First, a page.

On Gold Ridge
(for the Roberts family)
I have been on steamships crossing cold depths where the horizon slurs away to a blue blur of what is left behind.
I have been in seas of tall grass that sway with the song of wind.
I have been bumped and roughed slowly in a wagon for days that are longer than the sky.
I have been across great mountains that jag the sky.
I have been to where the edge of the world rests and the sea tries desperately to reclaim it.
I have been up and over hills of redwoods and oak, looking for clearble land.
I have been behind a donkey pulling a plow slow through cleared fields until hope forms.
I have been knee deep in that new dirt, in the scent of it and the stain of it.
I have tenderly nurtured the seedlings when the rain worried, when the wind ripped off the sea onto the newly cleared hills.
I have watched seedlings widen into trees.
I have been the man who sits on the wide porch waiting for things to grow and open as the stars sharpen and come into view.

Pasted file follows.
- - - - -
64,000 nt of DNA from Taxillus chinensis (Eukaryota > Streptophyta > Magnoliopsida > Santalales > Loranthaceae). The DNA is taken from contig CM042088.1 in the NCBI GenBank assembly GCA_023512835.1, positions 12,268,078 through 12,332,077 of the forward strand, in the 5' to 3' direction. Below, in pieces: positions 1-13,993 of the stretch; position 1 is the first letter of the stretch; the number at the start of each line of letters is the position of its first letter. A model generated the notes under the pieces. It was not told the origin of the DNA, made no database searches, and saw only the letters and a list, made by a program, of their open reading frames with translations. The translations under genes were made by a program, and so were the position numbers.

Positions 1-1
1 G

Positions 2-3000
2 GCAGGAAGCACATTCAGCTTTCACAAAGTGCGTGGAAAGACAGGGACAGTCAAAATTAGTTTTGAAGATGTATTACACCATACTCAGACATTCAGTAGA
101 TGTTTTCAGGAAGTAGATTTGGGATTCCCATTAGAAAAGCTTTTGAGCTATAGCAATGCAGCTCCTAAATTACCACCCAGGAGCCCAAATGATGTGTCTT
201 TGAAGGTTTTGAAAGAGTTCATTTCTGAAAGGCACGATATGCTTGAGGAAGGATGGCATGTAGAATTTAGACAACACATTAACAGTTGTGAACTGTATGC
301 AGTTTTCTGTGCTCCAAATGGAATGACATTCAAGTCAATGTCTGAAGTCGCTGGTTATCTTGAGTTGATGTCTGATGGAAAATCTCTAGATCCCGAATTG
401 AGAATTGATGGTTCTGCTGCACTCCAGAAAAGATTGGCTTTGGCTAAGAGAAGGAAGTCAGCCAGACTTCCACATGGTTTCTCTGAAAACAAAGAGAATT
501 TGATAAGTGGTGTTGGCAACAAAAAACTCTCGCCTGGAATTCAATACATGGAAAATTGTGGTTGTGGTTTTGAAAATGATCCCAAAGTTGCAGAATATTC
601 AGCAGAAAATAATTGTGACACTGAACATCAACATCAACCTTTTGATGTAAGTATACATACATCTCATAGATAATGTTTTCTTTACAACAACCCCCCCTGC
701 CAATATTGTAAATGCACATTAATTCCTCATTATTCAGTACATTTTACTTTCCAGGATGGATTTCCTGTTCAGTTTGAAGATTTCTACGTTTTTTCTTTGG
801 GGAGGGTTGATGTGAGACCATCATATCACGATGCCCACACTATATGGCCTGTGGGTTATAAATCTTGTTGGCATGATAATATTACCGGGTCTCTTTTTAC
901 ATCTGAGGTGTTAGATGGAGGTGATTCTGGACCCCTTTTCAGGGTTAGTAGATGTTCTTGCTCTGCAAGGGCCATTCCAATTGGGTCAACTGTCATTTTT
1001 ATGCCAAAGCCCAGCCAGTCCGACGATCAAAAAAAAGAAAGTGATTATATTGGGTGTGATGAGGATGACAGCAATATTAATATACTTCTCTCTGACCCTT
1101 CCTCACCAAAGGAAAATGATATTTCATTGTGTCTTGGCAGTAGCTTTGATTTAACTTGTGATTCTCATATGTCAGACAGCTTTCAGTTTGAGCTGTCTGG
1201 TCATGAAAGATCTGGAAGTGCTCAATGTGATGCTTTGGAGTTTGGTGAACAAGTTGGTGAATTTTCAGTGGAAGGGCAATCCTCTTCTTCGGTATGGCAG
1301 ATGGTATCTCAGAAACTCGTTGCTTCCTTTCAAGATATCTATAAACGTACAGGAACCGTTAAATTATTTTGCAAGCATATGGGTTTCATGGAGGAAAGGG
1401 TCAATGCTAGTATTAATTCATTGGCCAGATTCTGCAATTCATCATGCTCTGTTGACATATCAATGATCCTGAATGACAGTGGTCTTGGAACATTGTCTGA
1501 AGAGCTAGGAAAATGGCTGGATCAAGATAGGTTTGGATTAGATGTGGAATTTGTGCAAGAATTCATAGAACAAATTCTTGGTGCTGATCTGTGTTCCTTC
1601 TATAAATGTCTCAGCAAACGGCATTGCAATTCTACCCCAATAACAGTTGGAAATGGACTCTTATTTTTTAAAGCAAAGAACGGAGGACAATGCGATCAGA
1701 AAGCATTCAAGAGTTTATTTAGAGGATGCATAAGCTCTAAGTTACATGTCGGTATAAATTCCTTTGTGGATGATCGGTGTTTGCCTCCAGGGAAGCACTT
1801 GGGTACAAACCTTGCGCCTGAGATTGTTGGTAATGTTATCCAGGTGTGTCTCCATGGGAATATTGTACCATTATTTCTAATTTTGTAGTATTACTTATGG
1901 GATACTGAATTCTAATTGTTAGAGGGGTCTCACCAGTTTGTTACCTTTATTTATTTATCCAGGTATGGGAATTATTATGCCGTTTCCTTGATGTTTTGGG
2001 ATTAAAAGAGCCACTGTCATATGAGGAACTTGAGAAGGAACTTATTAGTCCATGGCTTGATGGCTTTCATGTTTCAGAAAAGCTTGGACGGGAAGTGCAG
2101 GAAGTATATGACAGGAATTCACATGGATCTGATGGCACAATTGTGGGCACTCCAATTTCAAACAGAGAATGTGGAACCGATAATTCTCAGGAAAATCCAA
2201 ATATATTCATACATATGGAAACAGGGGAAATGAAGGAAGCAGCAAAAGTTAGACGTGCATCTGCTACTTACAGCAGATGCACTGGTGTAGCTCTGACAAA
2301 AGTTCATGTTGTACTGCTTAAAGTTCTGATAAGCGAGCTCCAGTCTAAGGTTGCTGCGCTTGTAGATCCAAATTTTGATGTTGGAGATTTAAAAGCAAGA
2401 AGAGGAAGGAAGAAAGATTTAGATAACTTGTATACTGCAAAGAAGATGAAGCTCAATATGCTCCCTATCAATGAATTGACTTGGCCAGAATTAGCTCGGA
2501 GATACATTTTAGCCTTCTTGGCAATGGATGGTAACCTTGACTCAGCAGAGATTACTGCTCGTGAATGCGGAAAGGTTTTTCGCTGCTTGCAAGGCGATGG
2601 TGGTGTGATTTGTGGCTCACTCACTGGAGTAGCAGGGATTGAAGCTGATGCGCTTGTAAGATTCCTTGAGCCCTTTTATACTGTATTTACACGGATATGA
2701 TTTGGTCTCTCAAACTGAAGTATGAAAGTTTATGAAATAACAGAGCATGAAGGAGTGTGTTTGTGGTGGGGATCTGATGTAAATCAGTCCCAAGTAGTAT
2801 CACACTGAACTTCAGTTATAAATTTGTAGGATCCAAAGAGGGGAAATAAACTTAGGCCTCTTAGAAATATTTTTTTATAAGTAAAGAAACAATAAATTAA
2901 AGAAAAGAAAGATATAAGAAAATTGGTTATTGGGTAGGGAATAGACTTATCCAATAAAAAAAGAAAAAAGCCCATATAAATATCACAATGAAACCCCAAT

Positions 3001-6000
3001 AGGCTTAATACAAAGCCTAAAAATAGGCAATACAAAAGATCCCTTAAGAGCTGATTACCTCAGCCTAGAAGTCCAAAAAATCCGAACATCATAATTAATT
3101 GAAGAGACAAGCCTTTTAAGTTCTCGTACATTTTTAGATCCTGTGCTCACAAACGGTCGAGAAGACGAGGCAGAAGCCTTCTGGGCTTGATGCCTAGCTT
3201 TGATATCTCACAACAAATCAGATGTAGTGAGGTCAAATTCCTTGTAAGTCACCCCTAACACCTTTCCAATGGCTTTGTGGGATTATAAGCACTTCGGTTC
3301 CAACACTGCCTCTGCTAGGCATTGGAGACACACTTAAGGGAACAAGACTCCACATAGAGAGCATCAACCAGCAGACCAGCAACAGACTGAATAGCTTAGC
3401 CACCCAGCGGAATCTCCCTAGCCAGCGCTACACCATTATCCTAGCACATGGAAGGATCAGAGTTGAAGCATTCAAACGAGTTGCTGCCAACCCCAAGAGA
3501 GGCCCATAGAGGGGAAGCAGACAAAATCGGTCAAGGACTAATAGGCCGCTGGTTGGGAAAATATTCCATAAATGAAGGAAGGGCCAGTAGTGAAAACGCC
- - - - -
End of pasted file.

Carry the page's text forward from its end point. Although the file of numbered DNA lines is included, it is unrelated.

I have seen the hint of pink buds peek through like perfect tongues.
I have seen the hillside ignite in pink blossoms.
I have nervously paced the wooden porch as clouds formed on the horizon.
I have cursed the rain.
I have propped branches.
I have walked the rows like a child unable to wait.
I have readied the bins and ladders.
I have slept out under the tree just to keep the deer off.
I have picked the first perfect fruit.
I have tasted all of the sunsets and sunrises, the limestone studded hillsides, the tang of fog and salt, the rot of bay and oak and redwood on my tongue and it was good. It tasted like hope.
I have picked the apples until I feel asleep underneath the very tree I had bared.
I have lost myself in that shade and earth.